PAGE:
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Ailing Iraqi girl returns home
Local Marine sees child rejoin her father
Daniel Saurers, echo technologist at the Monroe Carell Jr. Children's Hospital at Vanderbilt, gets an image of Amenah's heart to make sure the repair is working correctly, getting more blood to her lungs to get oxygen before it is pumped to the rest of her body. Zainab, the interpreter, far right, sits next to Maha Mohammed Al-Sumaidaie, Amenah's mother, for the exam. - photo by Neil Brake Vanderbilt University


Listen to U.S. Marines Maj. Kevin Jarrard of Gainesville as he discussed the reunion of 2-year-old Amenah Al-Bayati and her father at Baghdad International Airport, the mission of U.S. armed forces in Iraq and the people who helped made "Operation Amenah" a success.

Maj. Kevin Jarrard of Gainesville knew how the father of 2-year-old Amenah Al-Bayati felt Friday night when he embraced his daughter on a tarmac at Baghdad International Airport.

Amenah, a girl from Haditha City, Iraq, was treated in the United States for a serious, life-threatening heart defect with the help of Jarrard's U.S. Marine unit. She completed the 6,600-mile journey home this week after a successful surgery. Jarrard was there to witness the event.

"It was a pretty joyous reunion last night," Jarrard said Saturday, speaking by phone from Al Asad Airbase in western Iraq. "It was pretty special watching the dad come off the back ramp of that C-130 (aircraft) and meet his wife as she came out of the vehicle to pull (Amenah) out there to the ramp.

"Just being able to see that little girl in the arms of her daddy, being a father of two little girls myself, I felt like I might know something about what he was feeling at that particular moment."

Amenah and her parents flew from Baghdad to Al Asad, then via helicopter back home to Haditha, "where we had a big party," Jarrard said. Amenah's mother, Maha Mohammed Al-Sumaidaie, had made the U.S. trip with her.

The long-term prognosis for Amenah, who underwent a complex procedure to redirect blood from her heart to her lungs, is good, Jarrard said.

"My understanding is the surgery was exceptionally successful, and she's got a very bright future ahead of her," Jarrard said.

The future for Amenah's hometown looks good as well, Jarrard believes.

"I think Haditha's a pretty good place to live right now," said Jarrard, who commands the Lima Company, 3rd Battalion, 23rd Marines, a Marine Corps Reserve unit based there.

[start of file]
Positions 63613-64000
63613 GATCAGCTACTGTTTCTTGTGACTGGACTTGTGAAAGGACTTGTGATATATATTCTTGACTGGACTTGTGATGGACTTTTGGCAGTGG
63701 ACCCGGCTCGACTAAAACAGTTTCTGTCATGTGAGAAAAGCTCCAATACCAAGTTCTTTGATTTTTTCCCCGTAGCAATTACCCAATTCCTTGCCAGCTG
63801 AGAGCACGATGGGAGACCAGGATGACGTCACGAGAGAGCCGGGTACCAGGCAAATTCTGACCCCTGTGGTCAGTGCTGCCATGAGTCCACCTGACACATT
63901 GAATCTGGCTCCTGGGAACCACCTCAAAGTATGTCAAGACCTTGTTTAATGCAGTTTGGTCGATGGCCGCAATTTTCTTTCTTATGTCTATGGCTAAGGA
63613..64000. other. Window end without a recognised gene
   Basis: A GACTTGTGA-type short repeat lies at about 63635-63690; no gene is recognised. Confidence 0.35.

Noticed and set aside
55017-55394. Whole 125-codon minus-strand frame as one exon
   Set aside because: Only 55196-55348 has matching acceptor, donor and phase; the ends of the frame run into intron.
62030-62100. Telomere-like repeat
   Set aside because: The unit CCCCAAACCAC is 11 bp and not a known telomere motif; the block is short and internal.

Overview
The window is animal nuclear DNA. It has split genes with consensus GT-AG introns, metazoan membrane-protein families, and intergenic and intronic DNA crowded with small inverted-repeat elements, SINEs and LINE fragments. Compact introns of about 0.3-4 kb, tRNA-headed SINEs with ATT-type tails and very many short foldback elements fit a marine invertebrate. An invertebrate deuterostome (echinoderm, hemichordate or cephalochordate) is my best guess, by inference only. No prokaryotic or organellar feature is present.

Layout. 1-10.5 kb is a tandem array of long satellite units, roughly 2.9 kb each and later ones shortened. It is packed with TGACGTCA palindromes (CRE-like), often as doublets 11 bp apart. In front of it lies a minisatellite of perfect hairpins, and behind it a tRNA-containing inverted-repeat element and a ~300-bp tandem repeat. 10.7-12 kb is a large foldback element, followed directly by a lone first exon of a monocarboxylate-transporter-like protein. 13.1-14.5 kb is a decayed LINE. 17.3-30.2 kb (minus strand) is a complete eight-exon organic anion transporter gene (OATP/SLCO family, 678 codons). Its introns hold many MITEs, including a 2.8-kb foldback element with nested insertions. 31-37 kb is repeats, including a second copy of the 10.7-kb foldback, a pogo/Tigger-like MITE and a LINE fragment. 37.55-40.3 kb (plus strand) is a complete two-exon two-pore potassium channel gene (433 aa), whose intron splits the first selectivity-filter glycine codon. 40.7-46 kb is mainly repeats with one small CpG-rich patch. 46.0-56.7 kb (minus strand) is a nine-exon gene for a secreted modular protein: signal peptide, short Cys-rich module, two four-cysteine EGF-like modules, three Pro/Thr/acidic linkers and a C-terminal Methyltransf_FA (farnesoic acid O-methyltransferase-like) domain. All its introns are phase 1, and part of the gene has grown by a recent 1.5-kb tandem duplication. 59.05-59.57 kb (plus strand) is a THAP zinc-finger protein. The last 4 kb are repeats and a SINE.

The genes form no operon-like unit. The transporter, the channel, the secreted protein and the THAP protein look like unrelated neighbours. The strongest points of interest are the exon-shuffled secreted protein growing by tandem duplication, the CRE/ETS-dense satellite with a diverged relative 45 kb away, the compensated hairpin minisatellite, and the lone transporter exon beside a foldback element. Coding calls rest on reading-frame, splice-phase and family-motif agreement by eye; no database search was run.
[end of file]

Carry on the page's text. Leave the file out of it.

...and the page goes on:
"It's been very peaceful for the time I've been here, there's a lot of progress being made. The folks seem happy, the economy is rolling along at a pretty good clip, we're doing a lot of rebuilding there. The Iraqis themselves have established a pretty strong and effective local government, so I think Haditha's going to be just fine - it's got a lot of possibility and a lot of potential."

Jarrard and his men encountered Amenah (pronounced "AH-men-a") back in October while on routine patrol and noticed her blue lips and fingertips. The 35-year-old Riverside Military Academy history teacher helped spearhead the effort to get Amenah the medical treatment she needed stateside at Nashville's Children's Hospital at Vanderbilt, with a big hand from his "chief of staff," wife Kelly.

"Operation Amenah" as it was coined, is the kind of effort that's essential in the overall mission of the U.S. armed forces in Iraq, Jarrard said.

"Essentially we're here to do two things: Reward good and punish evil," he said.\

And while enemy fighters remain in the area, the majority of the Marines' efforts on this tour have been toward rebuilding and assistance, "where we're able to help out in some way the folks we're serving alongside of, the people of the city of Haditha," Jarrard said.

Dr. Karla Christian, the surgeon who operated on Amenah on Feb. 11, believes little Amenah can serve as a goodwill ambassador.

"I hope she'll be able to go back to Iraq and be a good sign of what America represents to the Iraqi people," Christian told NBC news this week.

It's been a long journey, Jarrard acknowledged. "When I think back to October, when we first started this thing, I would characterize it as miraculous," Jarrard said. "There were a lot of days when I was not sure we were going to be able to do this. I was reflecting yesterday on the way to Baghdad, it seems like October was a thousand years ago."

Credit goes to the staff of Children's Hospital at Vanderbilt, the promotion of local news media and the support of BB&T bank in fundraising efforts, Jarrard said. Private security firm Blackwater Worldwide was invaluable in providing escorts to Amenah's entourage in and out of Baghdad and Amman, Jordan, he said. Then there were the countless others who gave of their time and money to make the mission a success.

"I don't know all the people I need to thank, but I hope when I get home I'll have to the opportunity to thank each of those folks in person," said Jarrard, who expects to wrap up his tour of duty by mid-summer.

Jarrard believes Amenah's story touched so many people because "it's a story of hope."

"I suppose when you look at little Amenah, you think about what's possible," he said. "Not necessarily what has been in the past, but what may be in the future."